April 29, 2017

Miracles of Saint Basil of Ostrog (1 of 5)


By Archimandrite Justin of Chelije

Immediately after the falling asleep of St. Basil in 1671, people started coming in great numbers to pray at his grave, just as they were accustomed to doing during his earthly life. Many miracles began taking place at the site of his grave and they have not ceased to this day.

Seven years after giving up his soul to God, in 1678, St. Basil appeared in a dream to Father Rafailo (Kosijerevac) the Abbot of Saint Luke Monastery in Zhupa near Nikshich, and ordered him to go to Ostrog and open up the Saint’s grave. The Abbot paid no attention to the dream and did not go. He had the same dream again, but he again ignored it. St. Basil then appeared to the Abbot a third time, dressed in episcopal vestments and with a censer in his hand. The Abbot woke up in fear and trepidation and told the brotherhood of his monastery about his dream. They agreed at once to make a hasty journey to Ostrog.

Upon their arrival they first informed the Ostrog monks of the Abbot’s dream and then took upon themselves a strict fast, all the while serving the complete cycle of daily prayers with a Divine Liturgy. They did so for seven days. On the seventh day, they censed the Saint’s grave and opened it.

Before them appeared the Saint in a glorified body with the color of pure wax, exuding the fragrance similar to that of basil leaves. Then the monks placed his incorrupt body in a case and took it to the Upper Monastery, to the Church of the Presentation of the Most Holy Theotokos, where it rests to this day.

News of the glorification of St. Basil’s body quickly spread and people began to flock in great numbers to venerate his holy and wonderworking relics. Not only Orthodox Christians, but also Roman Catholics and Lutherans, and even Muslims came to seek help at the great sanctuary of Ostrog. According to their faith in the mercy of God and that of St. Basil they received help and found consolation.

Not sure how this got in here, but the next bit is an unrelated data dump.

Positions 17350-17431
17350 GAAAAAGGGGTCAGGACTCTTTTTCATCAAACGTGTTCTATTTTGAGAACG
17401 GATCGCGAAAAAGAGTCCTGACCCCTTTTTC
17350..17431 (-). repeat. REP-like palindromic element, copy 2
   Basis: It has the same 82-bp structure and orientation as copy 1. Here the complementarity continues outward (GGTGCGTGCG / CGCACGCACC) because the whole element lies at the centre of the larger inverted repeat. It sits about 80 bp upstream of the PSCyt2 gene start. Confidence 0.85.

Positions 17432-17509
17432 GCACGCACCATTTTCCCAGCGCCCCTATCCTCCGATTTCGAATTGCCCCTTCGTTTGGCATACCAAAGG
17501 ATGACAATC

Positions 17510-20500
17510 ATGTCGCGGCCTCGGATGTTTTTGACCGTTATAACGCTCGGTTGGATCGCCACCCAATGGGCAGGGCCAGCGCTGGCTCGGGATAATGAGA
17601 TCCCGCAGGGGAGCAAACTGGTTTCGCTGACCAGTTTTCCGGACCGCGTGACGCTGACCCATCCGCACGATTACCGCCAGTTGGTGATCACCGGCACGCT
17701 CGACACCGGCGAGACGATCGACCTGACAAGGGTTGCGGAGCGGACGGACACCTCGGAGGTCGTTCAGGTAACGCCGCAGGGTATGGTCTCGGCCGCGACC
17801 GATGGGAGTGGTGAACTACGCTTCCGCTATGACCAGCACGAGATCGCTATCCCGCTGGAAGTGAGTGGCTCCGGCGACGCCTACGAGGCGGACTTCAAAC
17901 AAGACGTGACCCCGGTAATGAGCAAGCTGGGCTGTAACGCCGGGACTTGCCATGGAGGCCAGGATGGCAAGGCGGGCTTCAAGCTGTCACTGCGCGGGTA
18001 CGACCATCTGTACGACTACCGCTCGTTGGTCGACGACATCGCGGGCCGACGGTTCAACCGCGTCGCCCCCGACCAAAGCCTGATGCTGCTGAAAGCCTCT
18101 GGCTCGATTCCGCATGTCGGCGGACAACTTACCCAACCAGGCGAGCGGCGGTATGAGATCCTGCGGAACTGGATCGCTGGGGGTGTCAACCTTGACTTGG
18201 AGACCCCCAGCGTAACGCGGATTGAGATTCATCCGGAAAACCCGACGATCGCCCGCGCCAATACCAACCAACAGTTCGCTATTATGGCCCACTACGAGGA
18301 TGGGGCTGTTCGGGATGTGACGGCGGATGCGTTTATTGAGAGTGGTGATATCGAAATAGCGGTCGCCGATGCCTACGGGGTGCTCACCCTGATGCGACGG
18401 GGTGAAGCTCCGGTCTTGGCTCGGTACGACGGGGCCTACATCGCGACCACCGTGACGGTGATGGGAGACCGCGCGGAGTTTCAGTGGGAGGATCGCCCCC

Even today pilgrims from all parts of the country, of all nationalities and religions come before the Wonderworker of Ostrog. Many people travel to Ostrog from abroad. From the holy reliquary arise prayers in many languages. Many parents bring their children to be baptized before the relics of St. Basil and many name their offspring after the Saint. Many a marriage ceremony has been performed at Ostrog, countless confessions have been made and many people have partaken of the Holy Mysteries before the holy relics, while countless others have asked for prayers to be read for their health and salvation.

Many sacrifices and donations are brought to the Holy Father at the Ostrog Monastery, but the greatest sacrifice of all is that of sincere repentance and the will to cleanse one’s heart before God and Saint Basil. Even the godless and atheists respect and honor St. Basil and utter his name with fear. For, as everyone knows, one did not make light of St. Basil while he lived, and one certainly does not make light of him now when he is glorified.

Before the merciful Ostrog Saint the Serbs pour out their sorrows and pains and offer warm prayers for their living and departed relatives. Having prepared for this encounter by fasting and prayer, pilgrims from near and far, on feast days and on weekdays gather at Ostrog in great numbers to venerate the Saint, to tell him of their sorrows, to weep before his reliquary and to confess their sins and receive a blessing. Besides the regular ecclesiastical fasts the people often promise to take on a special fast. This fast is called “the Week of the Holy Father Basil”, and it usually precedes his feast day. Pronouncing the Saint’s name is traditionally accompanied by the words, “Glory and mercy be upon him”. Many an oath has been sworn before the relics of St. Basil, and many a promise made.